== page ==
PhD 2016, Stanford (advisor Benjamin Lev)

Alicia Kollár was a Princeton Materials Science Postdoctoral Fellowship with Andrew Houck from 2017-2019, working on quantum simulation of solid-state physics using circuit QED lattices (hyperbolic and flat-band lattices). She is now an Assistant Professor at the University of Maryland, where he research will focus on using novel coplanar waveguide lattice techniques and graph theory to design and realize microwave photonic crystals with unusual structures such as gapped flat bands and spatial curvature. She will combine these structures with multimode/waveguide circuit QED to engineer quantum simulators of lattice and spin models.

D. - S. Ma, et al., “Spin-Orbit-Induced Topological Flat Bands in Line and Split Graphs of Bipartite Lattices,” Physical Review Letters, vol. 125, pp. 266403, 2020. Publisher's Version

C. S. Chiu, D. - S. Ma, Z. - D. Song, B. A. Bernevig, and A. A. Houck, “Fragile topology in line-graph lattices with two, three, or four gapped flat bands,” Physical Review Research, vol. 2, pp. 043414, 2020. Publisher's VersionAbstract

The geometric properties of a lattice can have profound consequences on its band spectrum. For example, symmetry constraints and geometric frustration can give rise to topologicially nontrivial and dispersionless bands, respectively. Line-graph lattices are a perfect example of both of these features: Their lowest energy bands are perfectly flat, and here we develop a formalism to connect some of their geometric properties with the presence or absence of fragile topology in their flat bands. This theoretical work will enable experimental studies of fragile topology in several types of line-graph lattices, most naturally suited to superconducting circuits.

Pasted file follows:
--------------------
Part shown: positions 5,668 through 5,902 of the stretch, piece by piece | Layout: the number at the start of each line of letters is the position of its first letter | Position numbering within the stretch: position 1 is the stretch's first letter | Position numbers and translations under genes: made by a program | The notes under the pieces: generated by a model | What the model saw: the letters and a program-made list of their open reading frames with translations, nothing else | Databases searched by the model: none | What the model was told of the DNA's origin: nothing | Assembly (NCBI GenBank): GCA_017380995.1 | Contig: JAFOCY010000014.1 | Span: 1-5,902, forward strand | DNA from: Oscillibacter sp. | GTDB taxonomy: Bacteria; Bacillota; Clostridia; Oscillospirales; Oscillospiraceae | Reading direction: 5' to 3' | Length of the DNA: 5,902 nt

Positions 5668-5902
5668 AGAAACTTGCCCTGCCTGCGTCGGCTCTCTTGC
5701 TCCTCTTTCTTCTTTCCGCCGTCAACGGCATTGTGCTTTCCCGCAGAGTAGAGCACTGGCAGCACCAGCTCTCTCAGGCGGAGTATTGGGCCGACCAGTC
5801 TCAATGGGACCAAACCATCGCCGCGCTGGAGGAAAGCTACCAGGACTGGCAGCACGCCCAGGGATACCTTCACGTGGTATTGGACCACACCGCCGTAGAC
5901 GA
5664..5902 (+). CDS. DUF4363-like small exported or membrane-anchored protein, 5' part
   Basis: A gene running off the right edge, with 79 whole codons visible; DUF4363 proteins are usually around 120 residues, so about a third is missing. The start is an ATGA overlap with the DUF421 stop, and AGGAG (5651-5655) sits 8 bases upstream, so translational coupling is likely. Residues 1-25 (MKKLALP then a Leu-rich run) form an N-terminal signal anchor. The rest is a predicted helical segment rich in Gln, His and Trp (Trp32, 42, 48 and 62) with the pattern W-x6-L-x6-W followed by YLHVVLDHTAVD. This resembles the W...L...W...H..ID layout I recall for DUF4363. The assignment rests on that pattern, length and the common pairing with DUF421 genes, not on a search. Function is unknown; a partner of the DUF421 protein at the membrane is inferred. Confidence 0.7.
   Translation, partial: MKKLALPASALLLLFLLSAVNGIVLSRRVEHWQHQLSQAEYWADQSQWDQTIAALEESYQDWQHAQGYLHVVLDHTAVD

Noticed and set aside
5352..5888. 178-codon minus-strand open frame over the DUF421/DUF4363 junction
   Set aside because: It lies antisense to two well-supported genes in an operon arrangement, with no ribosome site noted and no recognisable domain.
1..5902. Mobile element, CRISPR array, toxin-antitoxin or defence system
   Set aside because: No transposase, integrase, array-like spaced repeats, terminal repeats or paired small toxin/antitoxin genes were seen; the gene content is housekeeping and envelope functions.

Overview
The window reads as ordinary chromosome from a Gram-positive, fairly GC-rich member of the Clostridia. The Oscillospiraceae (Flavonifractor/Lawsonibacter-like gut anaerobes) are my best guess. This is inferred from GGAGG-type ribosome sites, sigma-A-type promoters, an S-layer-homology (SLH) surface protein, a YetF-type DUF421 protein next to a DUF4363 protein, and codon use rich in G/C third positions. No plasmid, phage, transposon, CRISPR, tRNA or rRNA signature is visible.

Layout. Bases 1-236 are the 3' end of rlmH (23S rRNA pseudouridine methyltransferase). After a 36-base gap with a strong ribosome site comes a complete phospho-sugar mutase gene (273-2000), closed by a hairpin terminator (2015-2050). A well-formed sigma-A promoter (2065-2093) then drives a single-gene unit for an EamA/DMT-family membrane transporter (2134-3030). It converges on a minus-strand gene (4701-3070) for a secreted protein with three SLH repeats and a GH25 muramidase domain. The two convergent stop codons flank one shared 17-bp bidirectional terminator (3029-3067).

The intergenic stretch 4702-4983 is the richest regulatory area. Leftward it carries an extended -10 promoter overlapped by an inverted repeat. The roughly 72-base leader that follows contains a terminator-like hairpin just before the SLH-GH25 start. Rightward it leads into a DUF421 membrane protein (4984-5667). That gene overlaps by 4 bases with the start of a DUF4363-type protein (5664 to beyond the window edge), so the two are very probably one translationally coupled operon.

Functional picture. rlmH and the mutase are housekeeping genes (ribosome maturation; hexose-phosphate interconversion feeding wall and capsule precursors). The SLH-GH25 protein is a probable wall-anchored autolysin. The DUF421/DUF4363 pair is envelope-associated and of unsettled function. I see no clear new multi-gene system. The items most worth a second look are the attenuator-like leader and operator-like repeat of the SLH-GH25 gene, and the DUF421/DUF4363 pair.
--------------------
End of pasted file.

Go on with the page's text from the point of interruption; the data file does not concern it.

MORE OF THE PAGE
P. S. Mundada, A. Gyenis, Z. Huang, J. Koch, and A. A. Houck, “Floquet-Engineered Enhancement of Coherence Times in a Driven Fluxonium Qubit,” 2020. Publisher's VersionAbstract

We use the quasienergy structure emerging in a periodically driven fluxonium superconducting circuit to encode quantum information with dynamically induced flux-insensitive sweet spots. The framework of Floquet theory provides an intuitive description of these high-coherence working points located away from the half-flux symmetry point of the undriven qubit. This approach offers flexibility in choosing the flux bias point and the energy of the logical qubit states as shown in Huang et al.[arXiv:2004.12458 (2020)]. We characterize the response of the system to noise in the modulation amplitude and dc flux bias, and experimentally demonstrate an optimal working point that is simultaneously insensitive against fluctuations in both. We observe a 40-fold enhancement of the qubit coherence times measured with Ramsey-type interferometry at the dynamical sweet spot compared with static operation at the same bias point.

Z. Huang, P. S. Mundada, A. Gyenis, D. I. Schuster, A. A. Houck, and J. Koch, “Engineering Dynamical Sweet Spots to Protect Qubits from 1/f Noise,” arXiv: 2004.12458, 2020.Abstract

Protecting superconducting qubits from low-frequency noise is essential for advancing superconducting quan- tum computation. We here introduce a protocol for engineering dynamical sweet spots which reduce the sus- ceptibility of a qubit to low-frequency noise. Based on the application of periodic drives, the location of the dynamical sweet spots can be obtained analytically in the framework of Floquet theory. In particular, for the example of fluxonium biased slightly away from half a flux quantum, we predict an enhancement of pure- dephasing by three orders of magnitude. Employing the Floquet eigenstates as the computational basis, we show that high-fidelity single-qubit gates can be implemented while maintaining dynamical sweet-spot opera- tion. We further confirm that qubit readout can be performed by adiabatically mapping the Floquet states back to the static qubit states, and subsequently applying standard measurement techniques. Our work provides an in- tuitive tool to encode quantum information in robust, time-dependent states, and may be extended to alternative architectures for quantum information processing.

A. Premkumar, et al., “Microscopic Relaxation Channels in Materials for Superconducting Qubits,” arXiv: 2004.02908, 2020.